11.25.08 Campeche to Uxmal
Terrific day! We loved Campeche and drove along the waterfront on our way out of town this morning. The road was not particularly busy at 8:30 am and the roads all the way to Uxmal were excellent! We were going 55 mph for nearly all of it, sometimes faster!
Two security checks today: The first was Federale where they just asked us where we were headed and kindly gave us directions to Merida.
The second was at the Yucatan State border where one soldier came in to inspect the refrigerator for ham and chicken. He didn’t look too hard and wished us on our way. We were not scared at all. They seemed like nice people.
Yucatan- straight, flat roads with blue sky
By 11 am we arrived at the RV grass parking area of Uxmal. The Church’s book provided the GPS coordinates, which are terrifically helpful with the Nuvi’s ability to input it. For 120 pesos ($10) we can dry camp in this security-provided chained lot right beside the ruins. We are beside beautiful trees, but are all alone here. A rig from Quebec that was here early left at noon.
However, the location cannot be beat!
After leftovers for lunch, we read our Mexico Archeology and Michelin Mexico books about the Uxmal ruins.
Then we walked 50 yards from the RV to the entrance.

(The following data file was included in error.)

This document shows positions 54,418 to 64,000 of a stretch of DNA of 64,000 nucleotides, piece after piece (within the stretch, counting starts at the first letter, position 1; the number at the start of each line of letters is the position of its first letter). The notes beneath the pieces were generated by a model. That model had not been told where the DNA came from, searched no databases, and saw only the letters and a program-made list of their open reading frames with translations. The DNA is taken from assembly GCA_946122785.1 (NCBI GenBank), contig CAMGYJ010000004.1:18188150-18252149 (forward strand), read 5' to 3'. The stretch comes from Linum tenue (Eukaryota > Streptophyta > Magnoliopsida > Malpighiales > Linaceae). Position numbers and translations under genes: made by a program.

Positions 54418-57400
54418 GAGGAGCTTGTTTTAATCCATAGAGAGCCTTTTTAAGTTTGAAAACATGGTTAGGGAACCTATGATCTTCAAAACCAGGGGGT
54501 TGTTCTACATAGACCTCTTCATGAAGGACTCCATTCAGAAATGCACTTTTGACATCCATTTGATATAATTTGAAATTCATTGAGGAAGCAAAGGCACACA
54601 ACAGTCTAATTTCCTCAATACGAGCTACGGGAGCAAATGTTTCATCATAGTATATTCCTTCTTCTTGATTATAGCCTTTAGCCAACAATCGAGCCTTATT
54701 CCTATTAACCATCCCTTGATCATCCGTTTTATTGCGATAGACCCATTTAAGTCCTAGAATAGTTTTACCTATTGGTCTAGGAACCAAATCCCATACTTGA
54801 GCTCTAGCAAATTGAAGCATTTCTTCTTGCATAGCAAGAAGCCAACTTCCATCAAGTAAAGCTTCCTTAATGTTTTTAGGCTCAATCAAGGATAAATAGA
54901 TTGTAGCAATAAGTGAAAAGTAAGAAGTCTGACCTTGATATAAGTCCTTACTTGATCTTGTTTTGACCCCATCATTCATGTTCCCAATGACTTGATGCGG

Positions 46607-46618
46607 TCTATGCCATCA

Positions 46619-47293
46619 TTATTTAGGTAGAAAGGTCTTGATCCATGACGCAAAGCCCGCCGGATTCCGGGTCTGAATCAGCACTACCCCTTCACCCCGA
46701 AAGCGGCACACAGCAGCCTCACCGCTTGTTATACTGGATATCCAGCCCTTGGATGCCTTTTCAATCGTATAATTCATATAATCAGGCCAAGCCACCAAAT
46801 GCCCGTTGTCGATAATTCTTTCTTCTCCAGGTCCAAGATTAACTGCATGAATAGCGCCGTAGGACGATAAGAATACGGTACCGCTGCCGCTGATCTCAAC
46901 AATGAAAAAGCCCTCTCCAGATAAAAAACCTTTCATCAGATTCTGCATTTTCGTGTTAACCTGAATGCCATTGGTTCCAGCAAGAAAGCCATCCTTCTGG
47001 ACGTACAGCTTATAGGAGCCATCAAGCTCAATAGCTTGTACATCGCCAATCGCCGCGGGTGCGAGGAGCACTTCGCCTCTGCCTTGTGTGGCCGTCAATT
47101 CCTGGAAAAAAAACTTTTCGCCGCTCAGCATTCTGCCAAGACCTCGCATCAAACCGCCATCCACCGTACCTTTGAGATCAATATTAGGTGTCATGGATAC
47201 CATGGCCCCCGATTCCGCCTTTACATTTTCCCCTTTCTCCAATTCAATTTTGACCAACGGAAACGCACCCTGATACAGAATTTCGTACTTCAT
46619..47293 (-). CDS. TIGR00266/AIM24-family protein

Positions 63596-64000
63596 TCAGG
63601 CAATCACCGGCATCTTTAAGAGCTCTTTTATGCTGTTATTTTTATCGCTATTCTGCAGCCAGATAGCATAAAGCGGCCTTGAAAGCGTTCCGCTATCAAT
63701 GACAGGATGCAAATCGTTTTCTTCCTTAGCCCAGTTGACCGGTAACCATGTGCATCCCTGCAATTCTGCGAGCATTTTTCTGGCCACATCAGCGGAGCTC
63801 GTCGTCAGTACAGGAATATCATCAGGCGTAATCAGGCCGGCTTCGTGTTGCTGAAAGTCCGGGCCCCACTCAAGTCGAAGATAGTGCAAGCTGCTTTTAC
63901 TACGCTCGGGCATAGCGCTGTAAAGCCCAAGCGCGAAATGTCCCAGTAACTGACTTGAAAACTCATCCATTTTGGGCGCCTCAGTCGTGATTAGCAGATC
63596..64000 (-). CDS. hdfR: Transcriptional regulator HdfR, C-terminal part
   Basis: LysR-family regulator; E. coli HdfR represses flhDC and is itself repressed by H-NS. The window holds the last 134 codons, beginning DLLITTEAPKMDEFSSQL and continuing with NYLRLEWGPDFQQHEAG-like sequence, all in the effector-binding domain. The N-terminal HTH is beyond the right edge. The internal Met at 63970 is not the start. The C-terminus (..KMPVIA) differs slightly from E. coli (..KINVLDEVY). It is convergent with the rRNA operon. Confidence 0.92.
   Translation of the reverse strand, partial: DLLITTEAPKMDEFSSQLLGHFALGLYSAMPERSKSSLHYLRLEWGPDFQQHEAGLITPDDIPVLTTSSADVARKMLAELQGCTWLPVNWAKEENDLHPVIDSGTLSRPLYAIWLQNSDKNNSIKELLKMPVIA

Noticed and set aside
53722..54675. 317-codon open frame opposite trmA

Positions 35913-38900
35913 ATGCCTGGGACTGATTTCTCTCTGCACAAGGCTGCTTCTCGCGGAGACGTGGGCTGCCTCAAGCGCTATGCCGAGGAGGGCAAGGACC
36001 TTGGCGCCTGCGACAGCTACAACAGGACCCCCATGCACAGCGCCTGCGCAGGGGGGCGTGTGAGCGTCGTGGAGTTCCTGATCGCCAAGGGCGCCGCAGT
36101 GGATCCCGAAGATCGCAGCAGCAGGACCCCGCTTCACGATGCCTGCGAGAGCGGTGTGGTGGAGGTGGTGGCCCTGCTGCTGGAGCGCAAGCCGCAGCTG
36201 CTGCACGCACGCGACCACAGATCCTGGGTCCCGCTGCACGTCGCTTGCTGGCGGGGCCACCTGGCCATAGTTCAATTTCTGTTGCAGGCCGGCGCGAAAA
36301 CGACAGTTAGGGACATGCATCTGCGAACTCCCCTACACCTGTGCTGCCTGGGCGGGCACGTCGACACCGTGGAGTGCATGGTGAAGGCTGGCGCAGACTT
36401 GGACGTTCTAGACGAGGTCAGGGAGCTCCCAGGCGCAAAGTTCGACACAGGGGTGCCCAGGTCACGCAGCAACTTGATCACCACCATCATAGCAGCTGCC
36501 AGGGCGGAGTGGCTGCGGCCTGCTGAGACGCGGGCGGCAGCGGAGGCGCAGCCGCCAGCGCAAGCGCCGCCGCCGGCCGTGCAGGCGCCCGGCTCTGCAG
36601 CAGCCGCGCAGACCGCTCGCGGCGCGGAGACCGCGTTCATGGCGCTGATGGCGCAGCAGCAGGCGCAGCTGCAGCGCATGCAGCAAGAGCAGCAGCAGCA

Uxmal is amazing! It was another 600 A.D. pre-classical era ruins by the Mayans which were deserted around 1200 AD. (Interesting that it was deserted around the same year as some of the Anasazi and Navajo areas of the Southwestern U.S.) For 3 hours we explored the many great temples. Terrific weather! While it was hot in the sun, we’re in the arid Yucatan now and the lovely tree shade and interior of the stone buildings were cool. We were so happy that we’d read, and brought with us, our books to reference. We found many of the features mentioned and took pictures at the sites of the same pictures that were in the book. Very neat!
Then we came back to the RV for reading and siesta time.
At 5 pm we went to dinner at the very lovely restaurant here, again, right next to our parking area. We sat outside by candelight, under the colorful umbrella and spreading tree canopy with a water fountain providing nature’s music. The fajitas, tacos, quesadillas, and sopa (soup) were delicioso. We typically tote our water bottles with us wherever we go, so we know we have bottled water. We also had gelato at the ruins this afternoon which hit the spot.
Sound and Light Show at Uxmal
Finally, we went to the incomparable Light and Sound Show at the ruins at 7pm tonight (8pm in summer). For 35 pesos each, we got wireless headphones for English translation of the show. Then we tromped out with about 40 other people (a tour bus came in) and in the beautiful evening, we followed the stars and some lighting to chairs set up by the Nannery Quadrangle. There we listened to the Mayan story at Uxmal. It was very dramatic with poetic words that resembled a Shakesperean drama.